Direct subsidies for farmers in Wales cut by 15%

The Welsh Government minister responsible for agriculture has strongly defended his decision to cut direct subsidies for farmers by 15%.

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  1. Kevin Ashford

Farming unions 'disappointed' by subsidy cut news

Farming unions say their members are getting a bad deal as the Welsh Government warned today that farmers must learn to manage with less help from the taxpayer.

Alun Davies, the minister responsible for agriculture, was spelling out why he's making bigger cuts in farm subsidies than anywhere else in the United Kingdom.

Mr Davies said he's transferring as much money as possible into projects to make farming more efficient, more environmentally friendly and better able to cope when subsidies are cut again in future.

Minister defends farm subsidy cuts

The Welsh Government minister responsible for agriculture has strongly defended his decision to cut direct subsidies for farmers by 15%, the maximum permitted under EU rules. Natural Resources and Food Minister Alun Davies told AMs that he's switching the money to funds that help rural businesses.

He said it would have been "irresponsible" not to act when the overall Common Agricultural Policy Budget is shrinking. He argued that rural Wales has to to prepare for further cuts and that means diverting available funds to prepare for the future. £286 million will be transferred by 2020.

I believe that the reduction of the CAP budget for 2014-20 agreed last spring, while regrettable, is the first step in real terms -and perhaps absolute- decline in direct payment support for farming. It is very important that Wales uses the coming period to 2019 to put its farming industry on the best possible footing to face further public funding reductions from 2020.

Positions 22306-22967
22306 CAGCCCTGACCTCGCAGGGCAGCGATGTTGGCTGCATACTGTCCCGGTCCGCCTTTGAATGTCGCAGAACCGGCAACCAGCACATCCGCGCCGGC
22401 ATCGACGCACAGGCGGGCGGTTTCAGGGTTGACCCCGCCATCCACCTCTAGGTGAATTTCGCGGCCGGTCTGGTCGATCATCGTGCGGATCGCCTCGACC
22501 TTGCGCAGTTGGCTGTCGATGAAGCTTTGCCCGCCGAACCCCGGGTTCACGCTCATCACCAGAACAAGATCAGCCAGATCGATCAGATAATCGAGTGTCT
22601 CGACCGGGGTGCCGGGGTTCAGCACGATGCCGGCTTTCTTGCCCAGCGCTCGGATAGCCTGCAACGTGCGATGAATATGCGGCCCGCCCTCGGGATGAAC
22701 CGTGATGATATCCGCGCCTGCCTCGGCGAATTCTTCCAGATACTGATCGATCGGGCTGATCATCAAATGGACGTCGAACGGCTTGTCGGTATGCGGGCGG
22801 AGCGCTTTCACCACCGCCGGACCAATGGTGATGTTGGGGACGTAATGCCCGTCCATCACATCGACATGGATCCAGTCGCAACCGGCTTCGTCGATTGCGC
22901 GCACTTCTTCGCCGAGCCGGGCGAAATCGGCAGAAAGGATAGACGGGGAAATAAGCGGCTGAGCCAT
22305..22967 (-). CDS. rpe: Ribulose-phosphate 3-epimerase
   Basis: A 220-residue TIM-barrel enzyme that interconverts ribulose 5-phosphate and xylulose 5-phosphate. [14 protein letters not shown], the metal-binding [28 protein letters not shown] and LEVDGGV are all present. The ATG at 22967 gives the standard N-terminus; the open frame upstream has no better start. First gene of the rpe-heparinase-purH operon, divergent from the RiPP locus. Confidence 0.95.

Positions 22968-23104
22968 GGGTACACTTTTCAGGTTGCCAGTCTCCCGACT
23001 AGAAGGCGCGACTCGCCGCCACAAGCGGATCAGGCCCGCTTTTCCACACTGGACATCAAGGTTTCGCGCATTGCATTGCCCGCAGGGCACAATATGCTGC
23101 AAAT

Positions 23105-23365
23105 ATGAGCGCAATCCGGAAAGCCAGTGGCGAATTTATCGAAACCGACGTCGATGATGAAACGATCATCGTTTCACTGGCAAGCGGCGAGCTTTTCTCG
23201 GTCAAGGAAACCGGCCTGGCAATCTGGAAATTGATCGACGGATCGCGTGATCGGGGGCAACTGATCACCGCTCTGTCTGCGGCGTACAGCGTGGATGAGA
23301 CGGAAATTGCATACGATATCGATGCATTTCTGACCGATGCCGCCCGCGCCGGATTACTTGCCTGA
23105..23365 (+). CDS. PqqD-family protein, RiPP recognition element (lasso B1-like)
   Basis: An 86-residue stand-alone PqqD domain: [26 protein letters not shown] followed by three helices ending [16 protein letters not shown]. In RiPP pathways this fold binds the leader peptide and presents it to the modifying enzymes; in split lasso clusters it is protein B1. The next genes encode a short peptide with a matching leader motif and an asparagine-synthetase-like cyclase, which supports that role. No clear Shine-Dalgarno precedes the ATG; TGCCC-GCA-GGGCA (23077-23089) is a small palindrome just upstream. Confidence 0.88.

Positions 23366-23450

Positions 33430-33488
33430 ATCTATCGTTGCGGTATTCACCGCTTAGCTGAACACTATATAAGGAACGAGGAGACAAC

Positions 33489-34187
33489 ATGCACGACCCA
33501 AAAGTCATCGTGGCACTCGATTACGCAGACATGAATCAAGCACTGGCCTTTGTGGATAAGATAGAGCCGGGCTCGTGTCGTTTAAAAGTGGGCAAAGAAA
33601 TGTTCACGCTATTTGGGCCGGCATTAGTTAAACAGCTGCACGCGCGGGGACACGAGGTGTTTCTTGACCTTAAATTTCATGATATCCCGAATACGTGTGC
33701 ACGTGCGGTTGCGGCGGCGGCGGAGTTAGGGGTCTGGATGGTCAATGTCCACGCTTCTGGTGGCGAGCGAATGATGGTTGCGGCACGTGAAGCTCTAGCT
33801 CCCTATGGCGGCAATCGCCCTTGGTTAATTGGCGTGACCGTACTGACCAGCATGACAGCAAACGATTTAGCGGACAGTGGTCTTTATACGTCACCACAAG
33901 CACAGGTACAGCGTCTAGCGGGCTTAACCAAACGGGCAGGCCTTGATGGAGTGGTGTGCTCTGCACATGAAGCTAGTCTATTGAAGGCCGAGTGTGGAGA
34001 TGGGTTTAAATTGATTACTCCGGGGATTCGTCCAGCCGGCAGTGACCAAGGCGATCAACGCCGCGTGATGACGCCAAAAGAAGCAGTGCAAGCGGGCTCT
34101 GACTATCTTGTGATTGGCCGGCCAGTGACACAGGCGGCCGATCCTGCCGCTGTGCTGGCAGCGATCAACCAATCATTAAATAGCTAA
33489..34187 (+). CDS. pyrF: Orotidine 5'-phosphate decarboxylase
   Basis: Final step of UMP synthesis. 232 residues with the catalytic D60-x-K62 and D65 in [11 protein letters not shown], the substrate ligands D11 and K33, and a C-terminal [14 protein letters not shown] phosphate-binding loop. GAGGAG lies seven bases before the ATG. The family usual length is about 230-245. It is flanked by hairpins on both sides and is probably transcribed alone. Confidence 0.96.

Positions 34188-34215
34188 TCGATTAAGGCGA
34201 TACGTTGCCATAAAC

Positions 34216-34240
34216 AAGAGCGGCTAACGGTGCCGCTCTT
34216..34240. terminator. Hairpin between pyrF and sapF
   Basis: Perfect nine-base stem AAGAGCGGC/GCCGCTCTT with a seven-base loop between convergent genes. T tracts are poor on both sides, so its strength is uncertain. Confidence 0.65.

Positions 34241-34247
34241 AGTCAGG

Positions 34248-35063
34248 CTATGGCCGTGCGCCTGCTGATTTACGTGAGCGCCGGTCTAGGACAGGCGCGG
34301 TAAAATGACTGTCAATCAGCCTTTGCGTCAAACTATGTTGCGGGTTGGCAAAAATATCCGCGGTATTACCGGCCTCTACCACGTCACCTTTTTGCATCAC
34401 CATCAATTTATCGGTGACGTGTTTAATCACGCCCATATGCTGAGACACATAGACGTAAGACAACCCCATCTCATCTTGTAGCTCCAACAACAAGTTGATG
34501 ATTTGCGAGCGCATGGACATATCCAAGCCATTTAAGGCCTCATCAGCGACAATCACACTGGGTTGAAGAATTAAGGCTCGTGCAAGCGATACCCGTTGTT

Income support ... is important for an industry that faces risks from a range of sources but ... cannot be a never-ending subsidy. I believe it also serves to stifle the modernisation and innovation that are crucial for the future competitiveness of our industry in Wales.

– Alun Davies, in a letter to the Assembly Environment Committee

How farm subsidies are calculated will also change, from historic payments, based on production subsidies, to money linked to the size of each farm and the quality of the land. But most alarm has been caused by the cut in direct payments, which is very high in Wales compared with other countries.

  • Wales 15%
  • England 12%
  • Scotland 9.5%
  • Northern Ireland 7%
  • Germany 5%
  • France 3%
  • Ireland 0%
  • Italy 0%

While there may be promising improvements – any constructive change is severely outweighed by the 15 per cent transfer. This reform leaves Wales at a competitive disadvantage in the market place.

It is a misguided move that hit farmers hard at a time when the industry in Wales is already struggling under Labour management. Far from minimising disruption to farming businesses – this change leaves them in limbo. While Carwyn Jones and Welsh Labour may claim they are making Welsh farming more competitive, in reality, they have hamstrung the industry.

– Shadow Minister for Rural Affairs Antoinette Sandbach AM


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